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A glioblastoma is an aggressive type of cancer that forms in the brain or along the spinal cord. It is a primary tumor, meaning it develops in the brain or spinal cord rather than spreading from elsewhere in the body.
Glioblastomas are the most common type of cancerous brain tumor. They begin in cells called astrocytes, which support nerve cells and help them function. In brain tissue, cancer cells grow and spread quickly due to the large supply of blood vessels.
Treatment for glioblastoma aims to slow progression of the cancer and manage symptoms that harm your quality of life.
Our doctors use 3 main categories of treatment for glioblastomas: surgery, radiation therapy, and drug therapy. We often recommend a combination of these treatments, based on the specific details discovered during diagnosis. You and your doctor work together to identify the best option for you, based on factors such as:
Size of the tumor
Aggressiveness of the cancer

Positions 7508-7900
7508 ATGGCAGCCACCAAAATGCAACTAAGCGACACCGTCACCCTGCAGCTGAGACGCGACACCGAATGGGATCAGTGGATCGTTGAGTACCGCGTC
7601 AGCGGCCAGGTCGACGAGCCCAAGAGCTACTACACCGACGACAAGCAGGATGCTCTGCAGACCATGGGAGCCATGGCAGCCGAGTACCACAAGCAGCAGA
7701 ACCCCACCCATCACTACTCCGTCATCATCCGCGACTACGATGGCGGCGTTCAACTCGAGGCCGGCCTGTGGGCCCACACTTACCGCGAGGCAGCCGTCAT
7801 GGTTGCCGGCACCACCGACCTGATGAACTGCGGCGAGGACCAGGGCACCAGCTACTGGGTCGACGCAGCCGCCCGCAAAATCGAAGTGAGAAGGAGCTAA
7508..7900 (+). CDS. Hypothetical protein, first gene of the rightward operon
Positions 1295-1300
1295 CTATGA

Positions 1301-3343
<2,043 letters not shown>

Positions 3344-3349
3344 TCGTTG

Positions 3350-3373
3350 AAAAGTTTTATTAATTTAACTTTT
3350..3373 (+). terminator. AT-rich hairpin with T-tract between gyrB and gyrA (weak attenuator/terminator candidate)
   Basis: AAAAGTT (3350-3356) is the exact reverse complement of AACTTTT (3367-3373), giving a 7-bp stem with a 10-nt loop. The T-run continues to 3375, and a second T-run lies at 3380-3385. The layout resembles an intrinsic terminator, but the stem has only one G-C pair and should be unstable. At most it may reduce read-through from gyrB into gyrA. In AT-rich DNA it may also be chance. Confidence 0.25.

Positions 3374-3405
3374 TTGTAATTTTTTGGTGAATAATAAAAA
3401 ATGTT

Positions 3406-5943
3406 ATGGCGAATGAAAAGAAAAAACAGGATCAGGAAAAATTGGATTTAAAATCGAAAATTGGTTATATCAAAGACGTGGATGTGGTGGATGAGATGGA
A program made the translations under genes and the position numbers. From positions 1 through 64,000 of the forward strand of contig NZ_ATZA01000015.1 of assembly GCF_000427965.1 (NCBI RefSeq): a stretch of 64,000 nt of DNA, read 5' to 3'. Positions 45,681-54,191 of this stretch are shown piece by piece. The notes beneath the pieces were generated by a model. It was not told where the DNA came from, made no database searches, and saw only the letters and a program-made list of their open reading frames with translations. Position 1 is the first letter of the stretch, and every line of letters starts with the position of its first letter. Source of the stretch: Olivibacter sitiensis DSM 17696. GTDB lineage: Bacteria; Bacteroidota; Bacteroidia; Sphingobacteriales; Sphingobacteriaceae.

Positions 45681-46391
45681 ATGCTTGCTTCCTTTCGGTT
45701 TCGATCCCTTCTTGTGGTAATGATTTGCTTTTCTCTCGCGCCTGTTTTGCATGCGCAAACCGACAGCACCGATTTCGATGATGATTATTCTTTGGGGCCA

What to Expect
As you and your family prepare for your care at Stanford, you’ll likely have many questions. We are here to help you in any way we can and to partner with you before, during and after treatment.
When making recommendations, your Stanford doctors can choose from a range of specialized diagnostic and treatment approaches, including for tissue sampling (biopsy) and surgery.
Improvements in imaging technology, for example, have provided surgeons with valuable tools to locate, identify, and learn more about brain tumors. These image-guided approaches allow them to “map” the brain and separate tumors from healthy tissue. They can also perform safer, less-invasive procedures. Your team will work with you to identify the best option for you.
Clinical trials are research studies that evaluate a new medical approach, device, drug, or other treatment. As a Stanford Health Care patient, you may have access to the latest, advanced clinical trials.
Open trials refer to studies currently accepting participants. Closed trials are not currently enrolling, but may open in the future.